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The Q Square of Factoring

First published May 24
Revised June 2, 2008

 

This definition has been superseded by my new definition of Q Factors as a subset of N. See Q Factor Tessellation.

 

What is a semiprime?
A natural number that is the product of two prime numbers. *

 

  

See also Q Factor Tessellation


For every semiprime N there exists a perfect square Q* that is proximate to (½*N)2 and for which the greatest common divisor of N and Q is a prime factor of N.

* The value of (½*N)2 is the 2nd adjacent perfect square of N.

† Q is a value that exceeds (½*N)2 by a number of quadratic intervals that is less than ½*sqrt(N).

We can extend this statement to all composites with the caveat that the Q square's GCD will not necessarily be prime.

Sample data includes non-semiprimes (P=prime, S=semiprime, C=all other composites).

  N F1 F2 Adj2 PS Q Squares Proximity*
sqrt(Q) / N
P 199961 199961 1 9996200361    
S 199963 557 359 9996400324 10032225921 0.500897666
C 199965 13331 15 9996600289 9996800256 0.500007501
P 199967 199967 1 9996800256    
C 199969 539 371 9997000225 9997600144 0.500017503
C 199971 1307 153 9997200196 9997400169 0.500007501
S 199973 643 311 9997400169 10028420164 0.500777605
C 199975 475 421 9997600144 9998000100 0.500012502
C 199977 573 349 9997800121 9998000100 0.500007501
S 199979 15383 13 9998000100 9999200016 0.500032503
S 199981 6451 31 9998200081 10001200036 0.500077507
C 199983 623 321 9998400064 9998600049 0.500007501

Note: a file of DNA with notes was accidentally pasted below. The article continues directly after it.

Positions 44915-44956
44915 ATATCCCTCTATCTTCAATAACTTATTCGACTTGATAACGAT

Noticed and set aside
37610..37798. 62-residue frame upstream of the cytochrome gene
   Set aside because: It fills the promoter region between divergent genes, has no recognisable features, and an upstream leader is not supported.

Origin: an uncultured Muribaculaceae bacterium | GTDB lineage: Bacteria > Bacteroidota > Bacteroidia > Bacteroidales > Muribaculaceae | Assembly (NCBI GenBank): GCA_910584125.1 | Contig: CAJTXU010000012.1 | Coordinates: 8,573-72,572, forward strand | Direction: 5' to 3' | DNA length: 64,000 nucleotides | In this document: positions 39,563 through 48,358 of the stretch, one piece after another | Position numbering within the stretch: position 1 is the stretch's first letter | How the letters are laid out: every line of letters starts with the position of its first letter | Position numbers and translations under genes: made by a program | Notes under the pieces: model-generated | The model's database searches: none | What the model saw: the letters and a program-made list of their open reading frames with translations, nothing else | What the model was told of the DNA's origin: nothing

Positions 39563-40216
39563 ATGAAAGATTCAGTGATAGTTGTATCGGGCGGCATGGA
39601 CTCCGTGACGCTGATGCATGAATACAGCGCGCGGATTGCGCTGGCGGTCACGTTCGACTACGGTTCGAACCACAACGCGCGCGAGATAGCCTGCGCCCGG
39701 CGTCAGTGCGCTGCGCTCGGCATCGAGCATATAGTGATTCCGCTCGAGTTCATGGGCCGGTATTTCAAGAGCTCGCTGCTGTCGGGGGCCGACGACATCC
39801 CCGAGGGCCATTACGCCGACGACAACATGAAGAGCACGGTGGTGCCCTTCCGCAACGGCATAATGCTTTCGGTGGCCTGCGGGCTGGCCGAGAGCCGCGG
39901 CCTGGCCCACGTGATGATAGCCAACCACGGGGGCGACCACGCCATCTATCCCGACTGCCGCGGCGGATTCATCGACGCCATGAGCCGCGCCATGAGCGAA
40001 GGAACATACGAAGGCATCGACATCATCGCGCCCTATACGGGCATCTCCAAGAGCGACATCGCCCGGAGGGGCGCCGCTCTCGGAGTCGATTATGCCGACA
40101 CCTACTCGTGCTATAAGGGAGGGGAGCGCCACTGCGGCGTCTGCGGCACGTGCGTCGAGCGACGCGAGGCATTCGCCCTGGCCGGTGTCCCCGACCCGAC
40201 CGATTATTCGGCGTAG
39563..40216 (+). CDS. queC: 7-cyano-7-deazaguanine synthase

C 199985 851 235 9998600049 9999000025 0.500012501
S 199987 881 227 9998800036 10021411449 0.500567537
C 199989 823 243 9999000025 9999200016 0.500007500
S 199991 18181 11 9999200016 10000200001 0.500027501
S 199993 4651 43 9999400009 10003600324 0.500107504
C 199995 597 335 9999600004 9999800001 0.500007500
S 199997 28571 7 9999800001 10000400004 0.500017500
P 199999 199999 1 10000000000    
C 200001 489 409 10000200001 10000400004 0.500007500
P 200003 200003 1 10000400004    
C 200005 905 221 10000600009 10001000025 0.500012500
C 200007 639 313 10000800016 10001000025 0.500007500
P 200009 200009 1 10001000025    
S 200011 28573 7 10001200036 10001800081 0.500017499
C 200013 551 363 10001400049 10001600064 0.500007500
C 200015 545 367 10001600064 10002000100 0.500012499
P 200017 200017 1 10001800081    
C 200019 1093 183 10002000100 10002200121 0.500007499
S 200021 1439 139 10002200121 10016006400 0.500347464
P 200023 200023 1 10002400144    
C 200025 525 381 10002600169 10002800196 0.500007499
S 200027 631 317 10002800196 10034429584 0.500792393
P 200029 200029 1 10003000225    
C 200031 669 299 10003200256 10003400289 0.500007499
P 200033 200033 1 10003400289    
C 200035 3637 55 10003600324 10004000400 0.500012498
C 200037 509 393 10003800361 10004000400 0.500007499
C 200039 697 287 10004000400 10004600529 0.500017497
P 200041 200041 1 10004200441    
C 200043 717 279 10004400484 10004600529 0.500007498
S 200045 40009 5 10004600529 10005000625 0.500012497

*Where 0.5 = (½*N)2

The table reveals that some composites are twinned according to Q squares. This means that there are pairs of consecutive odd composites, sometimes separated by primes, whose factors can be derived using the same Q square - even though the factors themselves are different. For example, a single Q shares a GCD1 with C and a GCD2 with C+2 (or C+4), and so on.

Download (702KB) a comma-delimited analysis of all odd Ns from 135691 to 217357

 

While you soak in what this might mean, here is some recommended reading...


Primes Is In P

Semiprimes

RSA

The Algorithm: Idiom of Modern Science

The P-versus-NP page

       

2007-2008 Michael M. Ross